An example of some work I have done using the UML.
|Click on the links below to see the examples. The diagrams were generated using Together Control Center 5.5 and 6.0.|
|The problem statement describes a control system for a circle irrigation sytem.
Control System Operation
The Circle Irrigation Control System uses sensors and on the sprinkler arm pivot to measure water flow, temperature and humidity;, and sensors in the soil to measure soil moisture, and nitrogen content. The central computer system polls each irrigator every ten minutes, checking for any sensors that are sending an alarm. When one or more alarm(s) is received from an irrigator, the control system does the following:
1) Decides what actions to take - turn the water on or off, or turn the fertilizer on or off, or both, based on which sensors are sending alarms. If the alarm is from an irrigator with a scheduled action, the decision whether to take the action immediately or to wait (see steps 2. and 3.) is re-visited. Based on the results of the decision-making process, the central computer may signal the circle irrigator to turn water flow on or off, to turn fertilizer flow on or off, or to do both. Of course, the flow of water and fertilizer are not independent; fertilizer may not be turned on while no water is flowing through the system.
2) Makes a calculation to optimize water and fertilizer consumption - this involves deciding whether to take action immediately or wait. Optimal use of water, in particular, can depend heavily on the time of day, since temperatures can be expected to drop during the night, making it necessary to use less water to achieve the same effect on the crop.
3) If the decision is to wait, the sensors for the irrigator are reset, and the action is scheduled for a time ten minutes in the future. The decision is revisited during each polling cycle.
4) Sends the appropriate signals to the irrigator.
There are two controls on the pivot point; one to turn the water on and off, and one to turn the fertilizer on and off. The controls have no "intelligence" - they turn on or off based on signals sent from the Circle Irrigation Control System.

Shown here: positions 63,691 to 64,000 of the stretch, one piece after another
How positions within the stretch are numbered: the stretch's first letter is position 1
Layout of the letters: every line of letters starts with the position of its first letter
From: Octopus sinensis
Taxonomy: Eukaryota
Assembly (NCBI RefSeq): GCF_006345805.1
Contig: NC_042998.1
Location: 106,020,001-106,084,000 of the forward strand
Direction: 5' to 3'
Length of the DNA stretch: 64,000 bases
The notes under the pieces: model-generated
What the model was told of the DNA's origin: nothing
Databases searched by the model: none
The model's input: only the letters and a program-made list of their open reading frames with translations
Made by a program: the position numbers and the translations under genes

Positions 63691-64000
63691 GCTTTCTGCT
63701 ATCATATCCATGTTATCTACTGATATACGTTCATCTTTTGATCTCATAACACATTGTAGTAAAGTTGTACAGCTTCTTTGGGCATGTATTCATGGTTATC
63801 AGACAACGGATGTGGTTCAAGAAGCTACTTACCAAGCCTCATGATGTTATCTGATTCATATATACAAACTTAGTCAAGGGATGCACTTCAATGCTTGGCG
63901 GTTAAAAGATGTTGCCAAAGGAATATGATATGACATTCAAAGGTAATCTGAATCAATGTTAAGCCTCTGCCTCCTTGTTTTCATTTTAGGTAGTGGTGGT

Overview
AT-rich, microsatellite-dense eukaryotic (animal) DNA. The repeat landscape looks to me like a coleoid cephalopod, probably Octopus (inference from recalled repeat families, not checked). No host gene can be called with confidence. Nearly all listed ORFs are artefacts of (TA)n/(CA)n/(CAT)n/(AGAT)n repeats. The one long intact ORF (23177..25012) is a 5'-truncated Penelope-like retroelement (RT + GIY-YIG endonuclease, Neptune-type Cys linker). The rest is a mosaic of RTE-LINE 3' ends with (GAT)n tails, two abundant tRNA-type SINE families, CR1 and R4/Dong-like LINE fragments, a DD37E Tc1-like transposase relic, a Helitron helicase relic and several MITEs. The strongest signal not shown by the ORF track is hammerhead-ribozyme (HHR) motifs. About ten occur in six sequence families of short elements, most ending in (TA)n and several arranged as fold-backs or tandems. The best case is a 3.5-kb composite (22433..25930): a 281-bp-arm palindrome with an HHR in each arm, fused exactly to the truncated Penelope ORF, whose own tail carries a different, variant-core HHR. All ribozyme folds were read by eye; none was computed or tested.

There are several sensors connected to the Circle Irrigation Control System for each circle. There are air temperature and humidity sensors on the pivot point and soil moisture and nitrogen content sensors in the soil of the circle. When a sensor is turned on, it must have its range set if the desired range is different from the factory-set default range, and it must be told to start sampling. An alarm is sent when the quantity being measured goes out of the set range, and sampling stops. The sensor must be reset to continue sampling with the same range; otherwise, it continues sampling in a factory-set default range when the alarm is acknowledged.
The following is a UML activity diagram describing this system.
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|Problem Statement: Small Consulting Group
The Small Consulting Group delivers information systems consulting services to a variety of customers. The Group can provide Project Manager, System Architect, Software Engineer, and Software Tester skills. Each type of consultant skill is billed at a different basic rate, according to the following rate structure:
Project Manager: $250/hour
System Architect: $200/hour
Software Engineer: $150/hour
Software Tester: $100/hour
The rates above are discounted based on the length of engagement contract the client is willing to commit to:
Consultants may be working for more than one customer at the same time. In the case of Staff and Principal consultants, they may also charge their non-billable time to an account called "Business Development", which is time spent helping the Group obtain new clients.
You have been hired to design a software system that will automate the processes of billing clients and paying the consultants every month. These processes may only be performed by authorized persons.
The office manager records the billable hours worked by each consultant on each engagement, together with the rate at which the client(s) are to be billed. At this point, the office manager also records the "Business Development" hours for each Staff and Principal Consultant.
The business process for billing Small Consulting Group Clients is as follows:
The billing administrator prepares an invoice for each client, base on the billable hours recorded by the office manager. Each client invoice begins with the normal client name and address information at the top of the page. The invoice then contains a line item for each consultant who performed work for the client during the past month. Each line contains the consultant's name, her/his billing rate, and the total bill for the consultant. The invoice ends with the total billed amount for the past month.
The business process for paying consultants is as follows:
The following two diagrams address the problem stated above.
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